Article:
"Hello, and death to the West!" was the greeting from General Aladeen to the assembled crowds at the premiere of The Dictator last night.
And with a series of outrageous claims about politicians and celebrities, Sacha Baron Cohen ensured that his latest comic creation was just as controversial as his earlier ones.
The "Admiral General" of the fictitious Republic of Wadiya, arrived in an unusual manner, but still one befitting a North African despot. The procession was opened with a chrome and gold armoured vehicle, before the dictator appeared in full military regalia and waving a golden handgun, in the back of an orange Lamborghini, which was sitting on the back of a City of Westminster tow truck. Taking inspiration from Muammar Gaddafi, Aladeen had at least 10 female bodyguards, all of whom, he insisted, were virgins.
In a speech to the crowd, the man with the golden gun displayed a keen appetite for current affairs, and said that he was off to meet the Prime Minister and his deputy after the premiere had finished.
"This evening, I am having a dinner with your David Cameron," he said. "It was very easy, I just paid €400,000 to the Tory party. For that price I get an inclusive foot massage from Mr Clegg."
He reached out to Rupert Murdoch, expressing sympathy over News Corp's scandals. "I would like to grant political asylum to Murdoch," he insisted. "I don't know why you are picking on my wrinkled old buddy, what is the big deal? We also have mobile phone hacking in Wadiya. Everybody who has a mobile phone, we hack off their hands."
The revelations continued afterwards as he spoke to what he called the "Zionist media", he claimed to be the father of Prince Harry (apparently they share a love of dressing up in Nazi uniforms), to have had an off-screen affair with co-star Megan Fox and to have ordered the murders of rappers Tupac Shakur and the Notorious B.I.G. Meeting Mohamed al Fayed, the owner of Fulham FC, on the red carpet, he embraced him warmly, before claiming that the pair had met when they were both on the finance committee of Hezbollah.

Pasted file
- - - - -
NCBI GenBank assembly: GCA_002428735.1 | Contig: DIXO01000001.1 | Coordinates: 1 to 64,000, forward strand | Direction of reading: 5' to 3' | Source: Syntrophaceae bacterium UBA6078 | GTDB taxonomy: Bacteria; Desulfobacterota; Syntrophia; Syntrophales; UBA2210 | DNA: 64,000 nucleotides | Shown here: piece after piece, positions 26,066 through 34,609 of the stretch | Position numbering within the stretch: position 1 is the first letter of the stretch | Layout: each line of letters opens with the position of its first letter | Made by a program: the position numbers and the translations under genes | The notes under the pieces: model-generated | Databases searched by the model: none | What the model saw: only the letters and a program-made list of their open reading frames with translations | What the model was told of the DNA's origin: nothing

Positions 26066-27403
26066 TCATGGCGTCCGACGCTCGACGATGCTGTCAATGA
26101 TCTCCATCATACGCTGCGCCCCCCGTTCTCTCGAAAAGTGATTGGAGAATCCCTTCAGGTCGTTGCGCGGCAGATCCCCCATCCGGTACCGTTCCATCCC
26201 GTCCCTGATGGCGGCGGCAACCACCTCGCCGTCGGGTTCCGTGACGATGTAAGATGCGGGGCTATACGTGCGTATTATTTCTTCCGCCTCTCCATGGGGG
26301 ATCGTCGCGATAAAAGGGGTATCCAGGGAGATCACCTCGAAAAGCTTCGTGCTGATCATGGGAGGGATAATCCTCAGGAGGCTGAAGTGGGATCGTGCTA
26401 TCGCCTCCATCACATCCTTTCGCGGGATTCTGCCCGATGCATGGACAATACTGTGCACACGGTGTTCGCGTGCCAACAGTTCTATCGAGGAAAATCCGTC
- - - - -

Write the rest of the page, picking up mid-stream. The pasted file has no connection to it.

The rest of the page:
For the London opening of his 2009 film Bruno, about a gay Austrian fashion broadcaster, he dressed in a revealing version of a soldier in the Queen's Guard, complete with bearskin hat, and marched down the red carpet to the strains of Gloria Gaynor's "I Will Survive". At the premiere of Borat, in 2006, the actor arrived on a mule-driven cart surrounded by what were supposed to be "Kazakhstani" prostitutes.
Recently Baron Cohen has been taking more traditional roles with directors such as Martin Scorsese and Tom Hooper, but The Dictator is a return to the shocking character comedy, that saw him break out with Ali G. And after every new film comes out, it is inevitably asked, where can he possibly go next?